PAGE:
If you think you’re being overcharged by your supplier, you’re not alone. But how can you tell?
The simplest way to avoid being overcharged by your supplier is to make sure you give them absolutely no reason to estimate.
Estimating your energy bills gives suppliers every incentive to overcharge you — and even charge you in advance for energy you haven't yet used — to ensure you don't fall behind on your payments.
Luckily, stopping estimated billing is as easy as reading your meter regularly and updating your supplier. Too many of us only ever submit meter readings when we move into or leave a property, but it is far better to submit at least four meter readings over the course of a year – about one every three months.
For standard meters, just read the numbers on your meter, noting down all numbers except those highlighted in red or after the decimal point, and record the date.
Submitting your reading varies from supplier to supplier, but most of the big suppliers let you submit your meter readings online or using smartphone apps, making it easier than ever.
Those already using smart meters don't have to worry about estimated billing as the energy supplier can track your exact usage and bill accordingly.
All UK homes should be offered a smart meter by the end of 2025, so in the future, bill estimation should be a thing of the past.
If you're not sure whether your supplier uses estimated billing, just look for the word 'estimated' on your bill, or call your supplier.
Falling victim to the dreaded exit fee is one sure way to end up paying too much for your energy.
Exit fees are used by energy suppliers to ensure you stay with them for a fixed duration — just like a penalty fee on a mortgage. They are usually applied to fixed-rate tariffs, where you receive a fixed rate for a given period of time. However, exit fees may also apply to variable tariffs, so make sure you read the fine print before signing up for a new deal.
Exit fees allow suppliers to guarantee a fixed number of customers for the duration of a plan, so they can calculate how much to charge on that plan to make it both competitive and profitable. However, exit fees limit your options when it comes to switching away, particularly during a price cut.
Uswitch will list the exit fee (also referred to as a cancellation fee) in the plan details section of your comparison results, so you should calculate this cost when considering whether to switch. For example, a plan without an exit fee may be a better bet over the long term, even if it is more expensive now.
It is worth noting that energy companies are not allowed to charge you exit fees or any other financial penalty in the event of a price increase. If your supplier tries to charge a fee or, if you want to move supplier, charge you at the new higher rate until you have switched, you should complain.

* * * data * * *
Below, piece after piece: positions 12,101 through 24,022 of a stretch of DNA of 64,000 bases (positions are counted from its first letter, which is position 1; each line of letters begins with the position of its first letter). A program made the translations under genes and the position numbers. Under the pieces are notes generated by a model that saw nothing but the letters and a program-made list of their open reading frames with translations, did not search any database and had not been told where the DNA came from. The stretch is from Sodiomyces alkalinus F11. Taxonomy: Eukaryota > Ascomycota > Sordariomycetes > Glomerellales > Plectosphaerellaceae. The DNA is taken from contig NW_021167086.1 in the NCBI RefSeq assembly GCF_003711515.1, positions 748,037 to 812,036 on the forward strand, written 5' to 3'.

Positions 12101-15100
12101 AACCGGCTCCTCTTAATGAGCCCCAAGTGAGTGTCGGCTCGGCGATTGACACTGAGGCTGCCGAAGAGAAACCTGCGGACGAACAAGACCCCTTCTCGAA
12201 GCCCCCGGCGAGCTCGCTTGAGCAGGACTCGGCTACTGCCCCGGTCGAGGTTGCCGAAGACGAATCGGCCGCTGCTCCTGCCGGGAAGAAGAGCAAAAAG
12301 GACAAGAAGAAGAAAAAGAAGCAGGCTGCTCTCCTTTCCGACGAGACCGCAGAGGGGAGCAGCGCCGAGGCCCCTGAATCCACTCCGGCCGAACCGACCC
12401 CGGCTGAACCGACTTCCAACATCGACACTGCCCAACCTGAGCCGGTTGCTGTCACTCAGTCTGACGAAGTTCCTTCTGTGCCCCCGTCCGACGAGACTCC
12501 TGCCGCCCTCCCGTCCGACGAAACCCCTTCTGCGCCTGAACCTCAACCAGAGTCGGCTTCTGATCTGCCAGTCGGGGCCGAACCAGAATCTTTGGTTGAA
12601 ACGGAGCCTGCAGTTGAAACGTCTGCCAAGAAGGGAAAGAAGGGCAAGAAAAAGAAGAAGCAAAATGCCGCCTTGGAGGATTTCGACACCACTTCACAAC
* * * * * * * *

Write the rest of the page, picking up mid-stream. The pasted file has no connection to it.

Another sure way to be overcharged for your energy is when you don't shop around and switch when possible.
Energy suppliers rely to a large degree on customers who don't search the markets for cheaper deals, even though their prices are going up. Two identical homes, using identical energy, can easily be paying very different amounts for their energy due to the supplier they are with, or the tariff or plan they are on.
While switching hasn't been possible for the past couple of years, deals are starting to return to the market. While it may still be cheaper for some customers to remain on a standard variable plan rather than switch to a fix, it's worth running an energy comparison just to be sure.
Too many consumers think of switching energy supplier as a difficult and lengthy process that will end up costing them more, but that isn't the case.
More than 200,000 people have switched over the summer of 2023 as deals return to the market using just their postcode and plan name. Switching might not be right for everyone but as mentioned above, it's certainly worth comparing energy to see if there's a deal that works for you.
If you feel your energy supplier is overcharging you — if you receive a particularly large bill after a price rise or a large estimated bill — you should contact your supplier to ask about it.
Your supplier is obliged to treat your complaint fairly by the energy regulator Ofgem, but if you are still getting nowhere don't give up. If you don't get a response within eight weeks you can take your complaint to the Energy Ombudsman, which will look into your dispute. For more about this, see our guide on how to handle complaints about your energy supplier.
Follow this advice, and you should never be overcharged for your energy again. It pays to make sure you are getting the best deal on energy.
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